As outlined in PDUFA VI, the FDA committed to hold public workshops and initiate and fund activities to address concerns and considerations in the use of Real World Data (RWD) for regulatory decision making. By the end of 2021, it is expected that the FDA will issue draft guidance on the use of Real World Evidence (RWE) in the assessment of safety and effectiveness in regulatory submissions.
I attended the workshop webinar on “Evaluating Real World Evidence (RWE) from Observational Studies in Regulatory Decision-Making” held on Feb 16 and 17, 2021, and hosted by Duke-Margolis Events. This workshop focused on in-depth studies conducted and supported by the FDA to assess the validity of using RWE compared to known randomized clinical trial (RCT) results. Scientists from Harvard Medical School, Brandeis University, Mayo Clinic, and others presented at this workshop, and panel discussions included representatives from the FDA. It was fascinating to see the amount of ongoing effort and the types of studies and in-depth statistical analyses that provide input to inform the next steps toward validating the use of RWE.
Topics presented were (1) principles for using rigorous observational study designs, (2) presentation of trial replication projects, (3) reactions to replication results, (4) key observations/themes from replication studies, and (5) opportunities, limitations, and next steps in the area of RWE.
Key learnings from the meeting included:
- Use of the term – Target Trial – This is a “trial” using a database (e.g., health records or claims databases) and should have a protocol with study design, inclusion and exclusion criteria, endpoints, and statistical analyses pre-defined. It was suggested to increase transparency by posting these trials to clinicaltrials.gov.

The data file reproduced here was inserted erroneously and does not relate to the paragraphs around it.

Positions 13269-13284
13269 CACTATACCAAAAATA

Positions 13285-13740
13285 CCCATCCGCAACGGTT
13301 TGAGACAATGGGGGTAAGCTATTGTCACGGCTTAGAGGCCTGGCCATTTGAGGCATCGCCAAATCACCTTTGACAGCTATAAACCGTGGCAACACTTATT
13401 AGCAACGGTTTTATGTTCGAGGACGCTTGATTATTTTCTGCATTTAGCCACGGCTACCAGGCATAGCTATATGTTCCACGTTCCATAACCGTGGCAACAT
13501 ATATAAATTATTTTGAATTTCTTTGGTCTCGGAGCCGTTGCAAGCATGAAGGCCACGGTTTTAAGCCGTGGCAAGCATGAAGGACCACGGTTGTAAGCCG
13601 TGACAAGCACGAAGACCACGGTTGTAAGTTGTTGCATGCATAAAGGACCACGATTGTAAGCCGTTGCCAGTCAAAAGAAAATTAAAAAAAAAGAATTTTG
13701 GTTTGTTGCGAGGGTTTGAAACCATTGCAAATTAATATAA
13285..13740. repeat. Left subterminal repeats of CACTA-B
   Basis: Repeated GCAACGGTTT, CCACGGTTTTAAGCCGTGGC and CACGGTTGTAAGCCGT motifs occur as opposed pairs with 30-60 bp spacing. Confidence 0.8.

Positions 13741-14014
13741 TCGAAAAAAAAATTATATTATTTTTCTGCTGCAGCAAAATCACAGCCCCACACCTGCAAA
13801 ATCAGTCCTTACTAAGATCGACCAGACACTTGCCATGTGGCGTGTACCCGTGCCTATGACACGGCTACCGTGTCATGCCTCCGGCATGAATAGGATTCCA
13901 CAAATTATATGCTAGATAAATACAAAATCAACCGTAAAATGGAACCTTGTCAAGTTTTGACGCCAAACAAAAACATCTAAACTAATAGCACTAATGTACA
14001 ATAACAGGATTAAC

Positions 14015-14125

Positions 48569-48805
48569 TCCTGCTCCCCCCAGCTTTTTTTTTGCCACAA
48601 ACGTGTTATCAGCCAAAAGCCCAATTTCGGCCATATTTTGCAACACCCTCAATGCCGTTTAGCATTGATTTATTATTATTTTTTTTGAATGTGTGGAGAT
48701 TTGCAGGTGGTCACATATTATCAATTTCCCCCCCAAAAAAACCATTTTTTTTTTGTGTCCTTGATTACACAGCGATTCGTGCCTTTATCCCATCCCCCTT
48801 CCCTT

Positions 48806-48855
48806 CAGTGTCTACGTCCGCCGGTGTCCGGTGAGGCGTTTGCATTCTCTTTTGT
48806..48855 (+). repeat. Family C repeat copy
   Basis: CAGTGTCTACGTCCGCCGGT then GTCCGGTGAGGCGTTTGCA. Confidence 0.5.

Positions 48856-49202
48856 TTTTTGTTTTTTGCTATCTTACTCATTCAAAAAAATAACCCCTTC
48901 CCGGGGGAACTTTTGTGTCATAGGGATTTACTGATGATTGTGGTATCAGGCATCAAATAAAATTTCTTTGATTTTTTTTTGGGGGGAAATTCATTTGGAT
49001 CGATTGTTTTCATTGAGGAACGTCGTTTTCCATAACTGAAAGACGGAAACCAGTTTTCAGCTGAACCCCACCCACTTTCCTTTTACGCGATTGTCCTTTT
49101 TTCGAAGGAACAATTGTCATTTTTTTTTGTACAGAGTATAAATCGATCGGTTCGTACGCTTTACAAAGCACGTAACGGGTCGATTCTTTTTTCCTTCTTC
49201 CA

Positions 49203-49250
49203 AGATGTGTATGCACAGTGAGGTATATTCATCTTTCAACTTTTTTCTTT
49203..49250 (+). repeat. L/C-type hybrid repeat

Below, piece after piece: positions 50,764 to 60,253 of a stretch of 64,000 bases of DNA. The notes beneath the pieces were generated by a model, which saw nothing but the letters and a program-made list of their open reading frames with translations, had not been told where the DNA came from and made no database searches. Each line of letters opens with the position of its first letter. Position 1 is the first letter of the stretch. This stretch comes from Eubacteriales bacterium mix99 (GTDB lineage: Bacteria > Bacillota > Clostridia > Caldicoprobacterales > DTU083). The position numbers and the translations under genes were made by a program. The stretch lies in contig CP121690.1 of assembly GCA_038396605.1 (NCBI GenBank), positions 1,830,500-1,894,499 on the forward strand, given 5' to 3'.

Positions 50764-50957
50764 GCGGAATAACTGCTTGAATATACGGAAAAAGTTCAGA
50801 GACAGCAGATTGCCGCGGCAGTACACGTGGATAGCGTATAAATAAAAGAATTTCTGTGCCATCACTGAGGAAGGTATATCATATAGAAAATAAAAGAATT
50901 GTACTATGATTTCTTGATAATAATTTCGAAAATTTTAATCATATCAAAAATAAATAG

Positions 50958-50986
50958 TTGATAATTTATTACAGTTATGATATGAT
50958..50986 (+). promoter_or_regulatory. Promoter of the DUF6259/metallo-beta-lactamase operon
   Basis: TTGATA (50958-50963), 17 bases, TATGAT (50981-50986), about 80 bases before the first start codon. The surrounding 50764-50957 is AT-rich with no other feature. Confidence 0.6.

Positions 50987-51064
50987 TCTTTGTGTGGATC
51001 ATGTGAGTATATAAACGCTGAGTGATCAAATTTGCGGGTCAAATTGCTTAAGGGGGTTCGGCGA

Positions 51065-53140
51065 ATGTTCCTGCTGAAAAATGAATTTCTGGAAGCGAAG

- Some studies showed a strong correlation with RWE and the RCT.
- Some outcomes are challenging to replicate with RWE because there may be a lack of details (e.g., information on deaths), and it is difficult to perfectly match the RWE populations, outcome measurements, time periods, and comparators to the RCT parameters.
- There is a continuous need to improve RWE data sources (e.g., standardization across databases and increase the type of information gathered).
- It is believed that as data and statistical methods improve, the reliability of causal inferences drawn from observational data will improve.
- Mitigating the introduction of bias is a real concern because you may know the RCT results as you design your RWE trial. You may want to look at the RCT results to inform your RWE trial’s design and then use another RCT to evaluate against your RWE trial.
- How data are gathered and processed in databases are not standardized; there are Center for Drug Evaluation and Research (CDER) initiatives ongoing evaluating how to collect RWD.
- There are probably two areas that we can trust:
- RWD for the control arm to augment RCT
- RWD for supplemental indications, label extensions including pediatrics, and for trials where you cannot enroll patients (e.g., ethical concerns), or patients are difficult to enroll (e.g., ultra-rare diseases)
In summary, the use of RWE to support regulatory submissions is an exciting and emerging area that is making progress. Both FDA divisions, CDER and the Center for Biologics Evaluation and Research (CBER), are supporting the investigation of RWD and are currently working on a portfolio of guidances for RWE. Contact us if you are interested in leveraging RWE to support your program. We provide guidance and advice on how to benefit from the use of RWE.